With the volcano looming above us like a vast meringue – they call it the “crown of Iceland” – we walked up a couple of smaller, spent volcanoes, strolled through fields of lava towards black beaches, and took a walk from Hellnar to Arnarstapi, villages between the mountain and the sea where hexagonal basalt pillars provide homes for millions of screeching seabirds. Our reward was a fantastic fish soup in Hellnar’s Primus café.

The following day we mustered in Ólafsvík harbour to go on a whale-watching expedition. The cold sea wasn’t entirely appealing but off we sailed, the deck hands scouting the sea like Horatio Nelson at post. Just as everyone was getting twitchy the skipper piped up: “Sperm whale at nine o’clock!” That great leviathan came within ten metres of the boat and a half-hour later, we’d clocked up about nine sightings before heading home.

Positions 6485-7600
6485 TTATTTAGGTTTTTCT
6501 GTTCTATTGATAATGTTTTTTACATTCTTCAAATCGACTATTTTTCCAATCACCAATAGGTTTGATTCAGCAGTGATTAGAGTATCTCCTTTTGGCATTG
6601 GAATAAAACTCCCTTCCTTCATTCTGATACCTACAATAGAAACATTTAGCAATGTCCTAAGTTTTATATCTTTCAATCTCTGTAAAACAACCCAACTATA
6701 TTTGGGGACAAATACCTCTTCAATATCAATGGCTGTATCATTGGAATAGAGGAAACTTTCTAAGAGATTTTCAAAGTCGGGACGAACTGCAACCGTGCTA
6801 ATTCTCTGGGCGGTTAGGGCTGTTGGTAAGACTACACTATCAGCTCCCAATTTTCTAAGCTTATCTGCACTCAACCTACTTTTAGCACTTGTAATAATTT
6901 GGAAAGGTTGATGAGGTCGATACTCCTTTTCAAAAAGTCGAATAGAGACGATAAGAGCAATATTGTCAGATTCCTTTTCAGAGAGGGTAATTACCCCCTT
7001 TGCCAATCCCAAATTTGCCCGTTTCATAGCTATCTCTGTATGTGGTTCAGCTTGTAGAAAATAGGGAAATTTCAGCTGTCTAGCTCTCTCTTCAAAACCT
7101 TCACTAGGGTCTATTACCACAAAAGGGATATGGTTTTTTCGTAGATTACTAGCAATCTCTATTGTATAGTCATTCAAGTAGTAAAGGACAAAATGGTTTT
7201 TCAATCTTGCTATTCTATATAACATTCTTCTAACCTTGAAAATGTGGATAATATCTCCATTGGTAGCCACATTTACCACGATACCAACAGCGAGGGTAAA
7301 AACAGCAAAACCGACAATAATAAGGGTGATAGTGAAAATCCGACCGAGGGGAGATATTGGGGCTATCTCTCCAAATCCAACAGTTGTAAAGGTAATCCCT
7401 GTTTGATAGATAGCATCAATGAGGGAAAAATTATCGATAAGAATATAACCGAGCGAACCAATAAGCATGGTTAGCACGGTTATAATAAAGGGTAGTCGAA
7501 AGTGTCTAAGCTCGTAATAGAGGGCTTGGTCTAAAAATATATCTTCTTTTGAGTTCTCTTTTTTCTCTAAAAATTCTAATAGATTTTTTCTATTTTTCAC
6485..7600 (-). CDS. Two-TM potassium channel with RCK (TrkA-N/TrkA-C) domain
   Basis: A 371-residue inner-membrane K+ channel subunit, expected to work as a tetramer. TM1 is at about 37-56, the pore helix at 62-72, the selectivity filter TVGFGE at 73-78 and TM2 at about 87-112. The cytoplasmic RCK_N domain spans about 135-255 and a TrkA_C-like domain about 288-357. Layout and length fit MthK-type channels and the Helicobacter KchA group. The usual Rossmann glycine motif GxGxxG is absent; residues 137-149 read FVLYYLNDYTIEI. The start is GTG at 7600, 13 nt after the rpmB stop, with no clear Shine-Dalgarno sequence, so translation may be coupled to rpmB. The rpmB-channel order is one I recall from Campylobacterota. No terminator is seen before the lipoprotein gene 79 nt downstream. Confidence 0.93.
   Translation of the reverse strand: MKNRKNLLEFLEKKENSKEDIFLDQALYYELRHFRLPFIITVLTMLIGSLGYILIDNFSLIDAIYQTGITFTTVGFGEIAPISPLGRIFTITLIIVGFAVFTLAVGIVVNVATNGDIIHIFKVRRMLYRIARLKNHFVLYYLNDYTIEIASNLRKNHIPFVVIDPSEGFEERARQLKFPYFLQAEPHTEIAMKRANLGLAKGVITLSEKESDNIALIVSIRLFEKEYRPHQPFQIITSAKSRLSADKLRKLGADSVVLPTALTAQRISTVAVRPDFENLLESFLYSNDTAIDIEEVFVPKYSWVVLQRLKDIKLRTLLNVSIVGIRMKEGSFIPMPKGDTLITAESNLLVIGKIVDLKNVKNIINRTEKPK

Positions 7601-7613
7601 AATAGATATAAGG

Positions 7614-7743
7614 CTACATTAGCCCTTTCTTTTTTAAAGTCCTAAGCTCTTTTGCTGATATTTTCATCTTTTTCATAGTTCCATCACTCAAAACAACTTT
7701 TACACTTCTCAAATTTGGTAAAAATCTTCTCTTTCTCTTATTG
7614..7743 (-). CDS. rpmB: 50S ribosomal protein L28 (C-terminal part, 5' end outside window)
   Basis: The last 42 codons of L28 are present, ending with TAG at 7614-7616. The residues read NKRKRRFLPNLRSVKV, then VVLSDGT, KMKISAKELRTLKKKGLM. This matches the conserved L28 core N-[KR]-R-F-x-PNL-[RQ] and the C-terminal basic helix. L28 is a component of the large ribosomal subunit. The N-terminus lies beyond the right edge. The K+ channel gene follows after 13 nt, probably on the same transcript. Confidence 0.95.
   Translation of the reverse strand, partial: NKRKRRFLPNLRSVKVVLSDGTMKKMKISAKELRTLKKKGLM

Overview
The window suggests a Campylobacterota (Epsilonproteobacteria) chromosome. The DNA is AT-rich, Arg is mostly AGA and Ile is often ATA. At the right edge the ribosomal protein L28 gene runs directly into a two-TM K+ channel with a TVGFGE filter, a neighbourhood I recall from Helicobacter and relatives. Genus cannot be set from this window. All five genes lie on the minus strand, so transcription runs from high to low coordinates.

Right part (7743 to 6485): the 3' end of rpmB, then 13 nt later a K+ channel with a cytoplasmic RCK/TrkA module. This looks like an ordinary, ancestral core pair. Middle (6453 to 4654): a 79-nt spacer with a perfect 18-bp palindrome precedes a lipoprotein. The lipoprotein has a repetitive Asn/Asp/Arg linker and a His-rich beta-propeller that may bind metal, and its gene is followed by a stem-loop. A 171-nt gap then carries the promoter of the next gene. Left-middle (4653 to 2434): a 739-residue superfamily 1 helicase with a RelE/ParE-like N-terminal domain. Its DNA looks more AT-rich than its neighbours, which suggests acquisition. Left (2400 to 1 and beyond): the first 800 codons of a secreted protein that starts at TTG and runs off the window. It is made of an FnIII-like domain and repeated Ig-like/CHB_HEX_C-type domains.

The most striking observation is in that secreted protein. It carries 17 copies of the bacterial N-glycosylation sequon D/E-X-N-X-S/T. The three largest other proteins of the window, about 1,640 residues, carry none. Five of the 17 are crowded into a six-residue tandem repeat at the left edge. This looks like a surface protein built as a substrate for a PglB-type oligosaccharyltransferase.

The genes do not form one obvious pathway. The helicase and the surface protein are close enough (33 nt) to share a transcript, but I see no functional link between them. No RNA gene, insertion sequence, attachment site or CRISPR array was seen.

We then drove eastwards, passing Reykjavik again en route towards South Iceland, stopping in a few places such as extraordinary Seljavallalaug swimming pool, directly fed by geothermal water that heats the deep green pool to about 35˚C. After a luscious wallow, surrounded by a mountainous amphitheatre, we headed to one of Iceland’s famous waterfalls, Skógafoss, and then decided to hike to the Reykjadalur hot river: perhaps the most extraordinary experience of our journey. This hilly two-mile trek sorted out the hardcore from the coach-tour, and once or twice we almost gave up, but eventually we made it to a phenomenal valley in the sky where plumes of steam marked the locations of hot springs, and where a jolly fraternity of intrepid walkers wallowed in a stream that was about 40˚C. Indeed, it was so hot that we found a pool cooled by a tributary of snowmelt. It was like having a celestial bath.